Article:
The Disabilities Trust is today publishing a discussion paper to shine a light on the hidden impact of brain injury for survivors of domestic abuse.
‘Brain injury and Domestic Abuse: An Invisible Impact’ aims to ensure that there is a rethink about the support provided to women who have experienced domestic abuse – and that significant consideration is given to the substantial impact of traumatic brain injury (TBI) commonly sustained through blows to the head or strangulation.
The paper is the result of a roundtable discussion the Trust held at the end of last year, which brought together experts including academics, representatives from leading domestic abuse charities and the NHS, in a ground-breaking discussion to explore the issues of domestic abuse through the lens of brain injury. The debate was held in a bid to discuss how women could be better supported through improved research, policy and practice in our communities.
The roundtable, held in November 2019, followed the publishing of The Trust’s earlier findings of the link between traumatic brain injury (TBI), domestic abuse and female offending, detailed in its report, ‘Making The Link: Brain Injury and Female Offending’.
After a two-year study at HMP/YOI Drake Hall, in the first study of its kind in the UK, The Disabilities Trust found nearly two-thirds (64%) of women reported having experienced a brain injury. The leading cause of brain injury reported by women was domestic abuse (62%).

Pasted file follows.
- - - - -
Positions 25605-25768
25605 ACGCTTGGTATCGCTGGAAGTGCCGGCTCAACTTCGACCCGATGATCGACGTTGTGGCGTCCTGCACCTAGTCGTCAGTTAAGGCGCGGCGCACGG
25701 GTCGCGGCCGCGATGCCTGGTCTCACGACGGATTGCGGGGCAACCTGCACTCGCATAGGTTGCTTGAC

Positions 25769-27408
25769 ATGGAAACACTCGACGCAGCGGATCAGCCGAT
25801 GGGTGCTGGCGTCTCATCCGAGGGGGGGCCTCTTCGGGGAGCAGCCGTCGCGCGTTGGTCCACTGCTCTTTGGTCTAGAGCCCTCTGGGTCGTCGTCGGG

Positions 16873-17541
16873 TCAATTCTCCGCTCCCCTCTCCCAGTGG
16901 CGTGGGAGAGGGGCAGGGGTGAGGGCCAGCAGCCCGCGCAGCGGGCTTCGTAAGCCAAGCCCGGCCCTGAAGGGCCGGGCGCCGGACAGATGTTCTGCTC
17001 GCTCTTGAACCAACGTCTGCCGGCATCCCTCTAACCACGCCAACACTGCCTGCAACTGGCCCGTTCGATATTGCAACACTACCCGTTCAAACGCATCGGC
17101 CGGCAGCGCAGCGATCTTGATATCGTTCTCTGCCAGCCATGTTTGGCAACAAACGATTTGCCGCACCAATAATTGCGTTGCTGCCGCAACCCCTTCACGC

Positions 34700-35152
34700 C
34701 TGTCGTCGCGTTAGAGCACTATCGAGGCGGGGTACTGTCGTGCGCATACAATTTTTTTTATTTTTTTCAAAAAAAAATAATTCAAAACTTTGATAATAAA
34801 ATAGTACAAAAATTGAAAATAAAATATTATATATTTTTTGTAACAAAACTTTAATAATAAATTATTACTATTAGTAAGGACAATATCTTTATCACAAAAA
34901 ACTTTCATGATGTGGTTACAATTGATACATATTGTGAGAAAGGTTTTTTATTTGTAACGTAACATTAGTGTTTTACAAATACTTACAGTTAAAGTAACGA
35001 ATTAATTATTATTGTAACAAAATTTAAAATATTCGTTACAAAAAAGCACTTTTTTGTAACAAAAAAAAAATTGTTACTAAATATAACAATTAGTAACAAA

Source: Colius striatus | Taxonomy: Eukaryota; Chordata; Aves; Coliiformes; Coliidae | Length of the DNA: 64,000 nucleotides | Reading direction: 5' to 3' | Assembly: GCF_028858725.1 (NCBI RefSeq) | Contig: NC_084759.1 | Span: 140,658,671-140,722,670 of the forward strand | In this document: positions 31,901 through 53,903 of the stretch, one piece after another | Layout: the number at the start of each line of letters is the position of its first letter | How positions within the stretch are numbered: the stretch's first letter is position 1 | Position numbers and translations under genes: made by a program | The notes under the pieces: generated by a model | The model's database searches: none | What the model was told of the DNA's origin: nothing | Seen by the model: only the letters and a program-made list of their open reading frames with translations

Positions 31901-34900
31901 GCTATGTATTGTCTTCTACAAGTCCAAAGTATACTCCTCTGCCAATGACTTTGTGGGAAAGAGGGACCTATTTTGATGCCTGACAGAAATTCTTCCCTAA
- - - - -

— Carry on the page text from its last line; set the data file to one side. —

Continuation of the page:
From these findings, an additional analysis examined the link between brain injury and domestic abuse, to develop an understanding of the specific needs of these women. Key findings included:
- 72% reported violence as the cause of their brain injury
- 61% of those with a brain injury caused by domestic violence reported having self-harmed, compared to women who reported other causes of brain injury (29%)
- Of those with a traumatic brain injury, 40% had a mental health diagnosis, and women with a brain injury were seven times more likely to have a mental health diagnosis than those without
The distressing findings illustrate the complex experience and vulnerability of women who have experienced the trauma of both brain injury and domestic abuse. Alongside other frequently reported factors, such as substance misuse and unstable housing, the need to support women holistically, not just within the Criminal Justice System, is fundamental to improving these women’s lives.
Additionally, in its 2019 published annual report, the All-Party Parliamentary Group on Domestic Violence and Abuse, recommended that all frontline healthcare staff are trained in understanding violence against women and girls. They also recommended advanced training for professionals who are in frequent contact with survivors, and that domestic abuse and sexual violence are secured as a strategic priority across the health and social care sector.
At a time when some domestic violence charities have reported a 10-fold increase in visits to their website, The Trust hopes that the findings will open a discussion with Government, and the wider sector, to support the needs of women who have experiences both brain injury and domestic abuse.
Irene Sobowale, CEO of The Disabilities Trust said: “The briefing we are publishing today further evidences the distressing and traumatic lives of women who have experienced both domestic abuse and brain injury and their increased vulnerability. By publishing this discussion paper from the expert roundtable, we hope to explore ways in which we can work together to better support these women and encourage change at the highest level.”
To read The Disabilities Trust new discussion paper click here.